I invite signed comments from faculty or deans on these issues. A comment without a full name and e-mail address won't appear. Post your comment only once; comments are moderated and may take awhile to appear.
Good luck to all job seekers!
Thursday, December 31, 2015
The list includes University of Miami law professor Mary Anne Franks for her important work on "revenge porn."
Monday, December 28, 2015
Leading evidence law scholar and UC Hastings faculty member David Faigman named Interim Dean effective January 1, 2016
The Hastings press release is here. No indication, however, of what's become of current Dean Frank Wu, who was just reappointed in 2014. I'll add an update when I know more.
UPDATE: I apparently missed the announcement in November that Dean Wu was stepping down.
Saturday, December 26, 2015
Law Dean at Bar-Ilan University continues attack on speech and due process rights of Prof. Hanoch Sheinman (UPDATED)
MOVING TO FRONT FROM DEC. 23--UPDATED
Details of this sorry episode are here.
UPDATE: Several law faculty have sent me a statement disputing Prof. Sheinman's account; I have posted it at the original link, above.
ANOTHER: Hebrew U's David Enoch responds to the preceding.
DEC. 28 UPDATE: Alon Harel (Hebrew U) weighs in.
Thursday, December 24, 2015
Not a law professor, but a fabulously successful trial lawyer in Houston and a major benefactor of my former employer the University of Texas at Austin (I once held the Joseph D. Jamail Centennial Chair in Law). I recall a speech he once gave to the law faculty, he was extremely humble and complimentary towards us, and he always spoke in support of interdisciplinary legal education. He was probably about 80 then, and everyone said he had mellowed from the days when he was banned for life from the courts of Delaware for his, shall we say, "combative" manner, some of which is famously captured in this YouTube video of a deposition (Jamail is not visible on the right, except for his hands. He calls opposing counsel, variously, "big boy" and "fat boy," and the witness being deposed "asshole" [the witness was an asshole actually!].) Jamail was also a liberal Democrat in a state not known for them. After the Hopwood striking down affirmative action, I recall that he donated ten million dollars to create a private fund for the recruitment of African-American students to the university.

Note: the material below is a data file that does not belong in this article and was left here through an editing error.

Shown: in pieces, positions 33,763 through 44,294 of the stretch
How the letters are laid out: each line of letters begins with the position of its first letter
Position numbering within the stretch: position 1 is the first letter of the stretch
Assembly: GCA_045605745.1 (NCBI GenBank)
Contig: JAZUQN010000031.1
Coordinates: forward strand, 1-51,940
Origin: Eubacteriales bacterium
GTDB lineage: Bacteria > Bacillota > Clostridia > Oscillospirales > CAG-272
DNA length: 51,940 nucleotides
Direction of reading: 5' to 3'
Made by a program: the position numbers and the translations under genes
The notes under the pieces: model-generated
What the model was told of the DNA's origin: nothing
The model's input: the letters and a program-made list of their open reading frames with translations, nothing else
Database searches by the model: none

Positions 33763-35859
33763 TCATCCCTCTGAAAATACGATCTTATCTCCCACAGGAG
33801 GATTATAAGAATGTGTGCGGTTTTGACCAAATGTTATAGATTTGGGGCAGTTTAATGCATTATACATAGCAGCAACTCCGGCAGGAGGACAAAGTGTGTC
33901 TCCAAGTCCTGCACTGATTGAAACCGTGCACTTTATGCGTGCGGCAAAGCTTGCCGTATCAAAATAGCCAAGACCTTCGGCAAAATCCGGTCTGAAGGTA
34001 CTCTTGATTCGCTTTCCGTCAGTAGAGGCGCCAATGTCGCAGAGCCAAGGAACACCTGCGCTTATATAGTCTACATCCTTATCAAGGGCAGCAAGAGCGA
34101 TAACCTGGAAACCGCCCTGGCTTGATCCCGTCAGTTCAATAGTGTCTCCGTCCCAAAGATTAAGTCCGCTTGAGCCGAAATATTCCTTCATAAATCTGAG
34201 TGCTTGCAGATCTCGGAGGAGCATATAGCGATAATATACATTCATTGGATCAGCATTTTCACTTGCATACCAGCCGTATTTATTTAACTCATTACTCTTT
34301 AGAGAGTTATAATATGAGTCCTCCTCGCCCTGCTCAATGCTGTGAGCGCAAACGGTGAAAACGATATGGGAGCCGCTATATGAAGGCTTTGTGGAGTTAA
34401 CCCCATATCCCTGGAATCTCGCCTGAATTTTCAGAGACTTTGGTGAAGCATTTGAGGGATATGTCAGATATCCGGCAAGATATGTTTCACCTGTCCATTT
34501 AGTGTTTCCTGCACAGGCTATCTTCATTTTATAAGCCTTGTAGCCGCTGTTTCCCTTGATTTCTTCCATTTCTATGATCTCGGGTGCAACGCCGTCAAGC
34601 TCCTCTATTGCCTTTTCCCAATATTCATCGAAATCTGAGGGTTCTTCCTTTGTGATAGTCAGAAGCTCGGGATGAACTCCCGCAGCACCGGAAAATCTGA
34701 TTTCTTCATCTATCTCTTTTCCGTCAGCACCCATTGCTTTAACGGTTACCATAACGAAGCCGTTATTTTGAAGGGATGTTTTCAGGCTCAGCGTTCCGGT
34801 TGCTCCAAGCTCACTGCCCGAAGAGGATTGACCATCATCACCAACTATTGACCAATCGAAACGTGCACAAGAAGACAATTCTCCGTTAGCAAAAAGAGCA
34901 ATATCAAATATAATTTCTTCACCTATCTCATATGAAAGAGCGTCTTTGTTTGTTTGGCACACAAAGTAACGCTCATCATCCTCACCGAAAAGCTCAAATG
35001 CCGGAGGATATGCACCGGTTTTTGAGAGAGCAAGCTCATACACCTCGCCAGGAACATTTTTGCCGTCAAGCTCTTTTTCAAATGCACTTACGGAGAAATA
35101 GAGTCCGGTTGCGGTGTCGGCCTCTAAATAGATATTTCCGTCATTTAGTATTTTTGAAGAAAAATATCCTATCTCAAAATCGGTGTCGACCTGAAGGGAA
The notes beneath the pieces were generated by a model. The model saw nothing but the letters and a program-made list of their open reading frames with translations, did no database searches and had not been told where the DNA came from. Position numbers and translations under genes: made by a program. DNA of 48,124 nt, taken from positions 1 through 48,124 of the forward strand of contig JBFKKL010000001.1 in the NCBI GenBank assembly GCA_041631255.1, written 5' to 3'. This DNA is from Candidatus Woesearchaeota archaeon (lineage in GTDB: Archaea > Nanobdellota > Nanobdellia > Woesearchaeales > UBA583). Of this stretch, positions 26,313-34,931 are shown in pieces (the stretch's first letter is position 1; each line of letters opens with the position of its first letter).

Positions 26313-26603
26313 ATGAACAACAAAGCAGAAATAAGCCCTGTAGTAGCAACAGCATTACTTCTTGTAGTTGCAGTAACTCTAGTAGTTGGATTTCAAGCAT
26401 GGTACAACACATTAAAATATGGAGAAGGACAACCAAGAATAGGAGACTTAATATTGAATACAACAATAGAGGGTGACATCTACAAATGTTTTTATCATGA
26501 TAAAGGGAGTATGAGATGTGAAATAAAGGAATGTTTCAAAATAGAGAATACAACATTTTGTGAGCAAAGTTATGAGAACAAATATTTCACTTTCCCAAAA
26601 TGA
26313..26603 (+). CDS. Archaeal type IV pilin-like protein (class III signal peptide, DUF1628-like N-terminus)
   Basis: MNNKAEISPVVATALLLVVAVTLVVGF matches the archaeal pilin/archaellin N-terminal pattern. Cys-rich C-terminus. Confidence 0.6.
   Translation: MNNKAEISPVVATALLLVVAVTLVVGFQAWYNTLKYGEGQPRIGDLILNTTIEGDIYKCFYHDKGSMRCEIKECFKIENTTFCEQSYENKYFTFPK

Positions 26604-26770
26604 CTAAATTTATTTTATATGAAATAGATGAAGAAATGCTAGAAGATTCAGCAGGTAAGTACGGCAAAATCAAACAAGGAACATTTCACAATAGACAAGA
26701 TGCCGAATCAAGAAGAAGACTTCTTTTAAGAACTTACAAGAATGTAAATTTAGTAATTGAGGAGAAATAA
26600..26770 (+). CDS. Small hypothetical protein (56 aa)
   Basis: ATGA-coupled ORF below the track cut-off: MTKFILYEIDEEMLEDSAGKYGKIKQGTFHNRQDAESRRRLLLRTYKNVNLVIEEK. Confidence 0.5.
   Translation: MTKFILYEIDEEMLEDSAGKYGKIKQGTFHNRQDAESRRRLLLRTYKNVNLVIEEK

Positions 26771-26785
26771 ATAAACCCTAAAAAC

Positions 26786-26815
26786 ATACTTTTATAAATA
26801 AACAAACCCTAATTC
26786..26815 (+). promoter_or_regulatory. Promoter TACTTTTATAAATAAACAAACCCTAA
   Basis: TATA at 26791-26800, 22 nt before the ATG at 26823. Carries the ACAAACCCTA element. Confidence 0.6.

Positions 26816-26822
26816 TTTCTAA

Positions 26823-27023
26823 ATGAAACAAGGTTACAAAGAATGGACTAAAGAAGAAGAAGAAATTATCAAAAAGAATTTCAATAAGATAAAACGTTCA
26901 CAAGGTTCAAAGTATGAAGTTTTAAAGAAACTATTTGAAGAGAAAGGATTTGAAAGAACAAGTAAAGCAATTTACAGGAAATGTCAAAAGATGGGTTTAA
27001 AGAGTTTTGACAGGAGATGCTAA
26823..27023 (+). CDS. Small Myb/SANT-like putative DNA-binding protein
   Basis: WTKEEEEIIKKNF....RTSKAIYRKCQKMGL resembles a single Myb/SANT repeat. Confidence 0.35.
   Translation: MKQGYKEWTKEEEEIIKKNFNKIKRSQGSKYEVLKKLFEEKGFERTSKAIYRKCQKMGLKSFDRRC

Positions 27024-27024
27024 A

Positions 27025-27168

Monday, December 21, 2015
Blog Emperor Caron charts the results. A strong showing by USC grads, not so much by Berkeley grads, relative to the reputation of the school. UC Irvine grads did better than UC Davis and UC Hastings grads. Loyola-LA grads had a typically strong showing, trailing Irvine only slightly. Some ABA-accredited law schools in California, by contrast, had awful results (e.g., Golden Gate, Whittier).
Friday, December 18, 2015
Wednesday, December 16, 2015
Monday, December 14, 2015
In the era of Google Maps, instant language translation, and digital music libraries, law students still spend countless hours flipping pages to find the right subclause or definition in a statute. This process can and should be automated.
Computerized calculations have liberated STEM students from tedious, repetitive tasks so that they can focus on the more intellectually simulating and creative aspects of math, science and engineering. Word processing software has freed us all from applying whiteout and waiting for it to dry and from manually retyping manuscripts to correct a few errors. This has enabled us to focus on our ideas and not the mechanics of fixing them permanently on paper.
Law is an inherently conservative field, focused on precedent, tradition, and risk avoidance. But when the case for change is compelling, we are prepared to try new tools.
I’ve been thinking about the problems of statutory interpretation for years and how automation could streamline the process. I’m very excited to announce a new electronic statutory supplement, LawEdge. (Full disclosure: I helped develop it).
LawEdge aims to do for statutory interpretation what the calculator did for mathematics.
The U.S. Code includes thousands of defined terms. A reader must understand what each of the defined terms means to understand the meaning of each provision containing those defined terms.
Unfortunately, defined terms are not always clearly labeled. Even when defined terms are labeled as defined terms, understanding one provision may require flipping back and forth to several other locations in the code. This process can be slow and cumbersome with paper statutes. Even electronic statutes often will not take users to the precise location in the code where a definition appears, but will instead take readers to a the section containing the definition, forcing readers to search for the definition.
LawEdge makes working with defined terms simple and easy. Defined terms are clearly labeled. Clicking on a defined term generates a popup window showing its meaning. Definitions are also hyperlinked to their meaning.
Definitions are context-specific and do not apply to all sections of the code. For example, the definition of “property” in Section 317(a) of the Internal Revenue Code does not apply to Section 351 of the same title. LawEdge recognizes context and links definitions appropriately.
LawEdge is easy to navigate. For example, suppose that you wish to read § 21(b)(2)(B). With a paper statutory supplement, you could flip to section 21, then look for subsection (b), then read down to paragraph (2) and finally find subparagraph (B). The entire process might take 30 seconds, and along the way you might accidentally look at the wrong provision. With LawEdge, this process is nearly instantaneous and error free. You would simply type s21b2b in the search bar. This feature works all the way down to the subclause level.
Browsing a statute is also easier and more intuitive. Structural components are color coded to be more recognizable.
The underlying technology is algorithmic, which means it is easy to update and support as the U.S. Code changes.
LawEdge has all of the benefits of paper—notes, highlights, bookmarks, offline access—and many advantages only available electronically. It can be used on exams with the latest version of ExamSoft, which offers on option to only block internet access but not the hard drive.
If you’re interested in trying it for your class, please feel free to contact me for an evaluation copy.